Results

Tomorrow is google's appointed 'firm pencils down' date. That seems like a good time to discuss the results of my work on mod_parrot so far.

mod_parrot is, as I have mentioned before, a two-layered system, with one half interfacing with apache (the module) and the other half with the interpreter and the compilers, the 'loader'. There is also a vital third component, the test system called pudding.

The module is separated in several parts, namely IO, interpreter management, request routing, loader invocation, module configuration and general utilities. This week I've worked to create a more flexible request routing infrastructure. While this is mostly successful there are still some bugs to work out; when this is done it will be merged back into master.

As far as loaders go, I believe I have implemented the two most relevant to modern web applications, namely CGI and PSGI. CGI is what you may now from the olden days of guestbook scripts, PSGI is instead a modern architecture for web applications. NotFound++ contributed a script he called hinxed, which scans a file for inline pieces of winxed code. Even though the concept is intriguing, I have not yet included it as a loader.

mod_parrot can currently run only in single-threaded multi-processing modules. That means it is pretty much limited to unix installations which makes these (relatively) efficient. This is because of the problems with running multiple interpreters on which I have reported previously.

Some things are also not yet done.

Proper error reporting is of vital importance to web programmers. mod_parrot currently does not support error reporting 'handlers', which I had planned earlier. Similarly, determining what file to serve based on a request, also known as routing, by script is not yet done (and unlikely to be done soon). The reason is that I have not yet figured out how to configure these specific handlers, and with what argument they should be run.

Bytecode caching doesn't exist yet, and neither does an installation script (although the latter is easy to write). Configure.pl should test for the presence of required libraries (libffi), which currently it does not. The big show (perl6) also does not run as far as I now know. This is quite possibly because of loading / initializing different libraries, which aren't linked by mod_parrot. This is something I have to investigate, but haven't due to being computer-limited.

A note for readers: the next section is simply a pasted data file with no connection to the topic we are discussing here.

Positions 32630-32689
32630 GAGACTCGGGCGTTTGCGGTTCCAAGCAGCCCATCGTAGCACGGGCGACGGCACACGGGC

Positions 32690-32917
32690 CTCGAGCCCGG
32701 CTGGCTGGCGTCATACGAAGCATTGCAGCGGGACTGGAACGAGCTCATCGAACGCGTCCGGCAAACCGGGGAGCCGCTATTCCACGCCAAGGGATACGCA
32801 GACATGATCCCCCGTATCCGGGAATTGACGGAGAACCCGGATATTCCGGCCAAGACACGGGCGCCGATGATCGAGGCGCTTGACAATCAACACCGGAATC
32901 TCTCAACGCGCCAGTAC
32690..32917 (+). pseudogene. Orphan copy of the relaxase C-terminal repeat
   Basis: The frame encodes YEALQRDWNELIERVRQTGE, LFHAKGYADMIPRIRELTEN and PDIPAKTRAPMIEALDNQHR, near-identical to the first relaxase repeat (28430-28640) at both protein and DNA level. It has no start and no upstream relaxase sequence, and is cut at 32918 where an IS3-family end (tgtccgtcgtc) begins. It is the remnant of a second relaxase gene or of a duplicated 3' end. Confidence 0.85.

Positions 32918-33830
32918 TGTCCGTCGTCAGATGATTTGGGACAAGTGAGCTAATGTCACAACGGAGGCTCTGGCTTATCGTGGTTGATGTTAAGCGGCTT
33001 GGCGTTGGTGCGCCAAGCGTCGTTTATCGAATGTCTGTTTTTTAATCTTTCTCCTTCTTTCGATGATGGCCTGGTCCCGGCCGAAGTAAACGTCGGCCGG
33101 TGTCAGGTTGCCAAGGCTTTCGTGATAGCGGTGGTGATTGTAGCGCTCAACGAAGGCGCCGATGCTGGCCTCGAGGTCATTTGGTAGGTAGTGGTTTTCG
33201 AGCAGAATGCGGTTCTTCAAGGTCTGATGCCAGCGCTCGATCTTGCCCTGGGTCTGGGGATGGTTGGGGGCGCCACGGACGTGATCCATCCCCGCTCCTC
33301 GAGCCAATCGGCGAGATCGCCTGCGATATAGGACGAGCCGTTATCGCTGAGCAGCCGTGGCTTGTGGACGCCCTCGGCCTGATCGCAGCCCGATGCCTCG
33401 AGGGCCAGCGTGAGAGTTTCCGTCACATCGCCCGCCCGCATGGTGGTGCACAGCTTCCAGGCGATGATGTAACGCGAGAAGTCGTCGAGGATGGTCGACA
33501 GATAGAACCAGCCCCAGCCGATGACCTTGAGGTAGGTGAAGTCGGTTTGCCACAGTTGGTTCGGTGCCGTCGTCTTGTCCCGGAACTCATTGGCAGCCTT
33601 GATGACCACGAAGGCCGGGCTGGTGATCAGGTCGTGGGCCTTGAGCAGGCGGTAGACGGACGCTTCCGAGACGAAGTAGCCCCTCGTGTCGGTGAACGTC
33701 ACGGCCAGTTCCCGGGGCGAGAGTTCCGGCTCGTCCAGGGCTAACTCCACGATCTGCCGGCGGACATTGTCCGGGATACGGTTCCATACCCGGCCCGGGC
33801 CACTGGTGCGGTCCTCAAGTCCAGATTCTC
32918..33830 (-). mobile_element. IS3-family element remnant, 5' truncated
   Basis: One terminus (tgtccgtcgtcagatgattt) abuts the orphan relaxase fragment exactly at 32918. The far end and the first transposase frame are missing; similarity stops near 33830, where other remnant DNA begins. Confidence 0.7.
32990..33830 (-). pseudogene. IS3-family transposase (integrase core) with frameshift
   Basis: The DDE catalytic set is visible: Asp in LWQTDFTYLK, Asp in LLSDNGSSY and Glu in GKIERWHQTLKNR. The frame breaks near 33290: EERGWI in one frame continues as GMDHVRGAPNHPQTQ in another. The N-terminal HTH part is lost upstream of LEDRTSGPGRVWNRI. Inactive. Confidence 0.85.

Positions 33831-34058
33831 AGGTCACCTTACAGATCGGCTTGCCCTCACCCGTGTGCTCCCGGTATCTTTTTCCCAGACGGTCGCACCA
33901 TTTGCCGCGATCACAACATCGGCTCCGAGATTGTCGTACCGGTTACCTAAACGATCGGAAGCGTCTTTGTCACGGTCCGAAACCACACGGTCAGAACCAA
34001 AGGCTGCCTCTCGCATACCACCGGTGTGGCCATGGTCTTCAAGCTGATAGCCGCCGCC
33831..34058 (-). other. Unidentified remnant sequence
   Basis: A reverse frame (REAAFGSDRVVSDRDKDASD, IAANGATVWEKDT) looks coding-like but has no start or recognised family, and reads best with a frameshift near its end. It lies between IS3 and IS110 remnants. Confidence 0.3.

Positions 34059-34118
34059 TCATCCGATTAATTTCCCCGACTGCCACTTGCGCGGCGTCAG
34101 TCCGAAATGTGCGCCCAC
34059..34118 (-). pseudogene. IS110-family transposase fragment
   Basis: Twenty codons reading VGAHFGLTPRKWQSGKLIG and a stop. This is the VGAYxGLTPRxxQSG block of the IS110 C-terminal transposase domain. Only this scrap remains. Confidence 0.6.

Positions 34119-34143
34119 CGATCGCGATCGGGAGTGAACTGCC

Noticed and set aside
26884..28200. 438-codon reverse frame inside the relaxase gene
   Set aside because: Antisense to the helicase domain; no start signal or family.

mod_parrot cannot run filters, either, unlike mod_perl. That was in fact a conscious decision; I believe filters have a limited value. Interacting with them would have implied manipulating the bucket brigade structure, which is hard to abstract. Few people these days write code that is so dependent don a particular web server, even if that is the most popular server on the web.

The current test suite contains functional tests, i.e. they test the behavior of the system as a whole. As opposed to unit tests, which test the behavior of a part. I find functional tests to be highly effective as they allow the testing of relatively large changes at once. They do not depend on a particular architecture. For some things however, I wish I had implemented unit tests. Especially components of the compiling subsystem and the interpreter handling subsystem would have been relatively easy to test this way. Unit tests for the C programming language are relatively tricky, though.

Debugging the module was made relatively easy with pudding, which allows you to start a preconfigured server under gdb. This has given me easy access to extremely detailed debugging information. Coming from a mostly 'dynamic' background this was a very pleasant surprise. I should add the ability to specify the debug mode by an enviroment variable, rather than by editing the script. Pudding can also give you the error log after each script, by specifying the VERBOSE=1 variable.

Well, that was about all of my summary. I want to thank whiteknight for good advice, fixing bugs and being arround. And I'd also like to thank everybody else in the community. You have been patient and educative and I have learned a lot from it. I hope we can make good use of my small contribution.